Melicharting The Second Basemen
I’ll be debuting a series of articles during our ranking season to discuss some of the more interesting batted ball profiles for young (mostly) offensive players, position by position. These will include players who have made substantial changes as well as notable players who have not – we’re looking at you Maikel Franco. If you need a primer on what I like to look at and how I look at it, please read the two Statcast primers I wrote last May here and here. If you’d like to access the Batted Ball Profile Dashboard I created, you can access it here on my Tableau Public profile.
This time around we’re going to be looking at some second basemen!
THE BATTED BALL DASHBOARD
Below is a screen capture of how I visualize batted ball data using Tableau. The first graph shows all the batted ball outcomes as a percent total of all the batted balls for that particular player. In the second chart, we’ll look at the percentage of balls hit 95mph or harder between 16-40°. This gives us an idea of a grade for over-the-fence home run power, as well as how many home runs came from those batted balls separated by Pull/Center/Oppo. The last three graphs detail average home run distance (often cited on the Dynasty’s Child podcast by Patrick), Batting Average On Balls In Play (BABIP) specifically for ground balls and finally the purple shaded chart is average launch angle. I’d encourage you to click on the graphic below and then right-click on the image and open it in a separate tab so that you can zoom, or even better, access the dashboard directly.
HEY, YEAH, I WANNA SCHOOP, BABY!*
*[LOVE IT- Ed.}
Let’s get you straight into a buy-low candidate for 2019: Jonathon Schoop. I’ll never pronounce it Scope, for the record, always Shoop. What’s important about Schoop’s 2018 is it appears to be very fluky. I would not expect him to repeat his .233/.266/.416 triple-slash from 2018 and I’ll guess he’ll be much closer to his 2015-2017 three year average of .280/.316/.479. Here’s why.
Schoop had a wOBA of .536 with a 13% HR/FB ratio on the most premium launch angles last year after running a three year average of .884 with a 38% HR/FB ratio. We can also look at his total fly ball profile to see that he had his lowest HR/FB ratio in the last 4 years (19%) driven by both a lower pull-field rate and lost exit velocity to centerfield (84.3 mph). Much of this may be attributed to a right oblique strain that occurred on April 15, 2018. It took him until almost July to recover his exit velocity to the pull field. There’s just nothing here suggesting that Schoop should be declining thus my strong rebound prediction.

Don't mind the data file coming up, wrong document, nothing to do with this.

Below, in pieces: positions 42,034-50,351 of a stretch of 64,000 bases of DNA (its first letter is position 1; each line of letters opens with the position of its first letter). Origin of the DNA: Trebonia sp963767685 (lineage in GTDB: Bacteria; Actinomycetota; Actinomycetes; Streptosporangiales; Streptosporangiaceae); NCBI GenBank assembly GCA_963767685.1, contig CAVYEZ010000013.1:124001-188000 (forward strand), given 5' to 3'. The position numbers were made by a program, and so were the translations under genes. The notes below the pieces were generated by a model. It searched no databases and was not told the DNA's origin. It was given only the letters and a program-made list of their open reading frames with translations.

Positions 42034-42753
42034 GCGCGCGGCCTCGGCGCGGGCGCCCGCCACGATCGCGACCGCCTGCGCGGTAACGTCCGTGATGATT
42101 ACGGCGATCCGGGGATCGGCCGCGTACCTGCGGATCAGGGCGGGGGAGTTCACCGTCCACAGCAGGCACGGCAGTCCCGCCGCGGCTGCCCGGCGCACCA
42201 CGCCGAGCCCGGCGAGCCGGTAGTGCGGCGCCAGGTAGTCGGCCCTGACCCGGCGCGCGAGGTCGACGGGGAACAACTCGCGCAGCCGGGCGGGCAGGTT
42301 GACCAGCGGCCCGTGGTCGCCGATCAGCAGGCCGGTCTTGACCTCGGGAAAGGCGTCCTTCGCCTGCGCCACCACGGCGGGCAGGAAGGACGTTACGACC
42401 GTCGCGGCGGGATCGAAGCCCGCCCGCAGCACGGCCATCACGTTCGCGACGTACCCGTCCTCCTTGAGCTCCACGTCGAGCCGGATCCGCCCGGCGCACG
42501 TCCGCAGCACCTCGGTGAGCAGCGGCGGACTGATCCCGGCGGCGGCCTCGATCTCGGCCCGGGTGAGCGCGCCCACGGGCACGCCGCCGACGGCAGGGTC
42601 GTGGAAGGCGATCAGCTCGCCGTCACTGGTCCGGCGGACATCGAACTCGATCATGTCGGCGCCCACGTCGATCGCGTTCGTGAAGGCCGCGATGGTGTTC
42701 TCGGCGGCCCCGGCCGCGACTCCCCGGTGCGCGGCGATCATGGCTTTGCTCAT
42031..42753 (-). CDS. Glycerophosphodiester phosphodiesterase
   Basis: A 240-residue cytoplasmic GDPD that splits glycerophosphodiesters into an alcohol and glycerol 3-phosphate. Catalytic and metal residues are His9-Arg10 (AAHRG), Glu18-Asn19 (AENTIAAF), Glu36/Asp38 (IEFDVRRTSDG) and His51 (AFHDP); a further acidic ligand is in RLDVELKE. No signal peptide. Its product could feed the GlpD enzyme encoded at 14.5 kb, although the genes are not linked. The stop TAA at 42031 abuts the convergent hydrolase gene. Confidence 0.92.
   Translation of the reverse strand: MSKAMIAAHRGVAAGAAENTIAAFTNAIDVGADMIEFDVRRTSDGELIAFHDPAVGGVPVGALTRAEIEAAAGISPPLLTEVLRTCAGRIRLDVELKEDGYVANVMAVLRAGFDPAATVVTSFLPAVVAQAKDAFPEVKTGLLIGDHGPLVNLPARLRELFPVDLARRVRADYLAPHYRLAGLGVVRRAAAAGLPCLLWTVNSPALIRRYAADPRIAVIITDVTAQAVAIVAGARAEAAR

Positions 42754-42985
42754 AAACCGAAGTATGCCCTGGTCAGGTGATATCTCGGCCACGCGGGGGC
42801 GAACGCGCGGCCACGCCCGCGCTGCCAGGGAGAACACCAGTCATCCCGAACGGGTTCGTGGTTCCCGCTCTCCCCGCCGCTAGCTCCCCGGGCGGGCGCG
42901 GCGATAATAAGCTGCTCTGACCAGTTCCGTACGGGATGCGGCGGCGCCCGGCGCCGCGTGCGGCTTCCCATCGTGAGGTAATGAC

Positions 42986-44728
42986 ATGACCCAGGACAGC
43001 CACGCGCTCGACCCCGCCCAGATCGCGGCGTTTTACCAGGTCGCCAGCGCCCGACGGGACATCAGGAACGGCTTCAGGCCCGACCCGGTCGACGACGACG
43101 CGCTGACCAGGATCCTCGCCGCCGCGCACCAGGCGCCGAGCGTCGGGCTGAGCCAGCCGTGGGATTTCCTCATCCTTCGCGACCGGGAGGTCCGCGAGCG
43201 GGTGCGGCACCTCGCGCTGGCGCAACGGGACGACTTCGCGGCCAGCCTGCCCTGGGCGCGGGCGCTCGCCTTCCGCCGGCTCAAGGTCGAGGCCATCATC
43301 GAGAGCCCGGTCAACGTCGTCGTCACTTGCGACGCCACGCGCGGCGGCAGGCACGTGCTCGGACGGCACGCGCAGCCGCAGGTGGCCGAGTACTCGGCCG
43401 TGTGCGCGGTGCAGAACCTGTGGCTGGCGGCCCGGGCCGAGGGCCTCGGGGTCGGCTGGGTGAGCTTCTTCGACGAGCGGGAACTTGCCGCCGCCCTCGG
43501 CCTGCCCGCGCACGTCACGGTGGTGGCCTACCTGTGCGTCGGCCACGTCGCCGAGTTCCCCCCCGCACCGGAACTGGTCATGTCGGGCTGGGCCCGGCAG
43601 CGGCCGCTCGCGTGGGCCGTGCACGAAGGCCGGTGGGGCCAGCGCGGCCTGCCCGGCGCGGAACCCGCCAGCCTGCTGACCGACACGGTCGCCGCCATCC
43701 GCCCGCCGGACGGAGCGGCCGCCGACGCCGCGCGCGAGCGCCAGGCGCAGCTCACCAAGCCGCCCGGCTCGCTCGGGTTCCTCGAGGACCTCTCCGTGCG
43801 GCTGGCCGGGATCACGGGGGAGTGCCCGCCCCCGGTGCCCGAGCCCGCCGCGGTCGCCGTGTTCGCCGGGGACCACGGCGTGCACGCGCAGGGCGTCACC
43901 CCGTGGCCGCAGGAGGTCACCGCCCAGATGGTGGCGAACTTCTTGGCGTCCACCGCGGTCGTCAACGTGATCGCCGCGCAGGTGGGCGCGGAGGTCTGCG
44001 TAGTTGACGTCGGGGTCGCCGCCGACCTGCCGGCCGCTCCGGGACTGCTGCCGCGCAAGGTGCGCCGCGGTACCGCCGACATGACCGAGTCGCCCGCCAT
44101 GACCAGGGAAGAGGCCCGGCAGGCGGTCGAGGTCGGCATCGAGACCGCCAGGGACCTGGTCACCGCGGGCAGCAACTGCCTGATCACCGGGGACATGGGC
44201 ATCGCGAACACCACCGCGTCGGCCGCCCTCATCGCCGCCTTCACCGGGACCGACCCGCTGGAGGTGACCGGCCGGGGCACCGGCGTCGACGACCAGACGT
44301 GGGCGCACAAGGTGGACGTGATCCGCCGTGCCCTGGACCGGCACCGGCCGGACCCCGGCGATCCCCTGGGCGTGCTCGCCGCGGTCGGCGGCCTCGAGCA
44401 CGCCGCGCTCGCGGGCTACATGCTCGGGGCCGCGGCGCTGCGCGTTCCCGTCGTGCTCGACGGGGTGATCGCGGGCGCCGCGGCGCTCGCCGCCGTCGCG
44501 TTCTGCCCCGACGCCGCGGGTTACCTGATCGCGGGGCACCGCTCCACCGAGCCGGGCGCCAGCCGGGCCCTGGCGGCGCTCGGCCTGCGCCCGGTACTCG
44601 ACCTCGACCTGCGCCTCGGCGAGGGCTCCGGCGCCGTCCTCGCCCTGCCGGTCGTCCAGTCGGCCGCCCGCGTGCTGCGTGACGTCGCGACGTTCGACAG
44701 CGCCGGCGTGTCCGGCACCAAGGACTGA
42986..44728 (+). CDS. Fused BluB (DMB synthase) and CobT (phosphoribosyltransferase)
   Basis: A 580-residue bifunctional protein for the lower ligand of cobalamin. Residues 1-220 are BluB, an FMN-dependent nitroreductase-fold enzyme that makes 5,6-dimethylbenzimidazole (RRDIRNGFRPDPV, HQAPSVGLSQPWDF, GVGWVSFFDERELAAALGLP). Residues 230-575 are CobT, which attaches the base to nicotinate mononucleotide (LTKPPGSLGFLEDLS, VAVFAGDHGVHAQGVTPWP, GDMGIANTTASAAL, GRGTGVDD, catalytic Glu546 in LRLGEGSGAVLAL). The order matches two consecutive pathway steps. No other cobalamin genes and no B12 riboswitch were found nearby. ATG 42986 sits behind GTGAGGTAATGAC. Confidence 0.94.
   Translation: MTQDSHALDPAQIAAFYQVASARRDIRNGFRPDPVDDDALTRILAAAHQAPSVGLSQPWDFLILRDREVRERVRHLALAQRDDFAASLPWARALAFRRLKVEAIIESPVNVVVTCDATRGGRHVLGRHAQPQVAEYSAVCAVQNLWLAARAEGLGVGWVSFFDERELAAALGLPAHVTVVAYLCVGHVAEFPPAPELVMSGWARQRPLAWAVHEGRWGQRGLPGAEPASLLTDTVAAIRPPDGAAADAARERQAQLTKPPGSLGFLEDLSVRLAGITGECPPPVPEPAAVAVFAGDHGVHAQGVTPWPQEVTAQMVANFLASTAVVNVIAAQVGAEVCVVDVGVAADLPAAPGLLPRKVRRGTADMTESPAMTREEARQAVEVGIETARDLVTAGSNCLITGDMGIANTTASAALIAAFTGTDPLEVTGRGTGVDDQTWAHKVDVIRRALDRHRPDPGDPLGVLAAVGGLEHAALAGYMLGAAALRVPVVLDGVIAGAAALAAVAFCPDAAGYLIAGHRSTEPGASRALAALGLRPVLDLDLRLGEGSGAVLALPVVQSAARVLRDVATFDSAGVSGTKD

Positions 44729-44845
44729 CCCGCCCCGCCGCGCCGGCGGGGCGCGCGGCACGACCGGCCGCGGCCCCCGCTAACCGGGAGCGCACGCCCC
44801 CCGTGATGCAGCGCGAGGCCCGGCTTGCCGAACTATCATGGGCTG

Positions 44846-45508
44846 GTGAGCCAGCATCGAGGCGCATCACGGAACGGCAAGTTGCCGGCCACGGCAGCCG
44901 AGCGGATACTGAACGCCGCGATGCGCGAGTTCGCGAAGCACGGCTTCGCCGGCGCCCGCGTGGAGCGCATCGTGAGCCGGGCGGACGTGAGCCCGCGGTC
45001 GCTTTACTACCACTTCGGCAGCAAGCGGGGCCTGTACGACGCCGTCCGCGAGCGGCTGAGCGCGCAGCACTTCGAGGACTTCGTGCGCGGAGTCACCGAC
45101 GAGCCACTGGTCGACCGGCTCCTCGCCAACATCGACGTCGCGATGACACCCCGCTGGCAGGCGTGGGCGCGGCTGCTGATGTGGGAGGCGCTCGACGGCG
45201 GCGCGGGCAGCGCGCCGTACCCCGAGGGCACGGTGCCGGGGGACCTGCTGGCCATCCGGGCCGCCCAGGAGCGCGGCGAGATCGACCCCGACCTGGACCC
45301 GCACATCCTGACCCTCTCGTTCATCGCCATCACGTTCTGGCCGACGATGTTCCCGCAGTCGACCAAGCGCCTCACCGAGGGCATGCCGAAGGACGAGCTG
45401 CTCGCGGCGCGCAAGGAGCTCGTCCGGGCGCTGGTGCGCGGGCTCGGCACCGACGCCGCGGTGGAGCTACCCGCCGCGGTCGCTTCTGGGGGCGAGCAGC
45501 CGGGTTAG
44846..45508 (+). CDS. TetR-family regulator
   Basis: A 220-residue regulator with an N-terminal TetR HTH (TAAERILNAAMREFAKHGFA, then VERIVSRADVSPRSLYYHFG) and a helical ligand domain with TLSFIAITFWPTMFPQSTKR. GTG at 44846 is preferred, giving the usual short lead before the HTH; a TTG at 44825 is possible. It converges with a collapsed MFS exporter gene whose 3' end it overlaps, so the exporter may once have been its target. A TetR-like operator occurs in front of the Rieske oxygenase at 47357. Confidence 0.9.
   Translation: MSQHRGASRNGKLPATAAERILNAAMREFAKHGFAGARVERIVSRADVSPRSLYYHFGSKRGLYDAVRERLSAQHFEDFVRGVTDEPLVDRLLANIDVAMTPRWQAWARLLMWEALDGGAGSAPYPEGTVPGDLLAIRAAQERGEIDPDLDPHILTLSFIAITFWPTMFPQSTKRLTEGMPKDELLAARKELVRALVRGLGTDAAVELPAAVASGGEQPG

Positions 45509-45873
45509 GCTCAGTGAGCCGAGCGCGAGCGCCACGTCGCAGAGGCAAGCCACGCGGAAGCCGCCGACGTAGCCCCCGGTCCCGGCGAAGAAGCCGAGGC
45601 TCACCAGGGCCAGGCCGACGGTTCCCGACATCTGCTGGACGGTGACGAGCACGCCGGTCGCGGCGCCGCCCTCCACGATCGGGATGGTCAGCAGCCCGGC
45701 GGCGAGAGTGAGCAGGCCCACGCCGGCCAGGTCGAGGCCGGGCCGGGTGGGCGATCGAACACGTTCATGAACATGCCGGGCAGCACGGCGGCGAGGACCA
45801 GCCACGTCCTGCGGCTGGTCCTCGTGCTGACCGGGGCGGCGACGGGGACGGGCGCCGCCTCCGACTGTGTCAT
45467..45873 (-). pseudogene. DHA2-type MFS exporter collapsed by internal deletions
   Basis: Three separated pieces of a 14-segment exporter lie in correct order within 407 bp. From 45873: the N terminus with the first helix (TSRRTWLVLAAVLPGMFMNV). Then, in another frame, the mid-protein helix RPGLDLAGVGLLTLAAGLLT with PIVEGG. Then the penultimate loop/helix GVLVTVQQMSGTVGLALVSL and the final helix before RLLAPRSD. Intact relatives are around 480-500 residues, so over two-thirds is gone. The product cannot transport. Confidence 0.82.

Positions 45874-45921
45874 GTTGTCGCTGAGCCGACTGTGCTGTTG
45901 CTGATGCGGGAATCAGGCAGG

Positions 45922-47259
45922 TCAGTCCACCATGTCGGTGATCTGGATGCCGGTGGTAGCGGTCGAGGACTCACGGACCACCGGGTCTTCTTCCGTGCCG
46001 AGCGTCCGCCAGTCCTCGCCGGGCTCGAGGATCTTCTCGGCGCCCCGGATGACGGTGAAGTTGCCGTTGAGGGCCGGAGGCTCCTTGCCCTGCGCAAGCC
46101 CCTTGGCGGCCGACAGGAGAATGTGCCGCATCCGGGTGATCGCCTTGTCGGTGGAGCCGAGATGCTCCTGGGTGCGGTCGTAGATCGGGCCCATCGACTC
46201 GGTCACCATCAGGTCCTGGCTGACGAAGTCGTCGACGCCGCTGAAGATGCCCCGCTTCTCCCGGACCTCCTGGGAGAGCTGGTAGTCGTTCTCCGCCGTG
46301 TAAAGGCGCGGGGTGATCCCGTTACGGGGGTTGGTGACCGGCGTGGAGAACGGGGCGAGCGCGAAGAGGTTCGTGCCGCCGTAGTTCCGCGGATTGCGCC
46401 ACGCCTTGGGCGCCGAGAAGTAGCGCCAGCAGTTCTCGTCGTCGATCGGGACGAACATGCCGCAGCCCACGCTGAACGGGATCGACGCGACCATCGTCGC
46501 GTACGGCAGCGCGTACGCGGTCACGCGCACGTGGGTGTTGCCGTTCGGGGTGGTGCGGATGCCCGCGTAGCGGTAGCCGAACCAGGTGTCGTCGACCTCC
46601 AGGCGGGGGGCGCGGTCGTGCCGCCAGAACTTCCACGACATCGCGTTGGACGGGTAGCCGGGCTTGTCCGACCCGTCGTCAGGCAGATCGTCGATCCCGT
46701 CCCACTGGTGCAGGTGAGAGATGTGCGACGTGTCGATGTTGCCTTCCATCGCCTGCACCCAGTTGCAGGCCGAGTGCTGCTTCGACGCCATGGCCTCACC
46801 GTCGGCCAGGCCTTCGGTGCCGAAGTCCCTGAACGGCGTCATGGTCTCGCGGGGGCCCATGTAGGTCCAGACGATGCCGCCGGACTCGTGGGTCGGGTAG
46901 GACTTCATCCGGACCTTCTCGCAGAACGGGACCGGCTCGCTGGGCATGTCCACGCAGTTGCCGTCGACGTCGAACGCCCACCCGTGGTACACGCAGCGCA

Though Schoop was able to recover his exit velocity to the pull field, he never did get back to his 2016-2017 levels of exit velocity on balls hit to centerfield. It makes me consider the possibility that he was never fully back to 100% in 2018 when we look strictly at the data.
Now you may be asking yourself “what about his abysmal .233 batting average?” I’m glad you asked. Let’s check into his ground ball profile as well. After running a 3 year GB BABIP of .276, it dropped to .180 last season. This was driven by both his pull-side ground ball drop (estimated loss of ~5 hits) and the balls hit back up the middle (estimated loss of ~9 hits). This would have brought his triple-slash up to .266/.293/.446 without accounting for any of the unluckiness in his fly ball profile.
YOAN MONCADA IS A POOR MAN’S JAVY BAEZ RIGHT NOW
Yoan Moncada has a ton of swing and miss to his game currently, but it’s fun to compare him to another slugging second baseman in Javier Baez. Thus far Baez has an advantage on Moncada in home run rates, specifically to the pull field where Baez holds a 45% to 27% HR/FB rate edge over Moncada. This data tells me Moncada isn’t really tapping into his game power yet. I know there is a lot of fatigue around Moncada this offseason, so if you’re looking to buy low, this would be the time. I swung a couple trades with Moncada myself this offseason, in one move sending him off for a combination of Jesus Aguilar and Carter Kieboom as the main pieces and bringing him onto another squad of mine in exchange for Keston Huira. At this point, I’m both “in” and “cautiously out” on Moncada, especially in non-OBP leagues.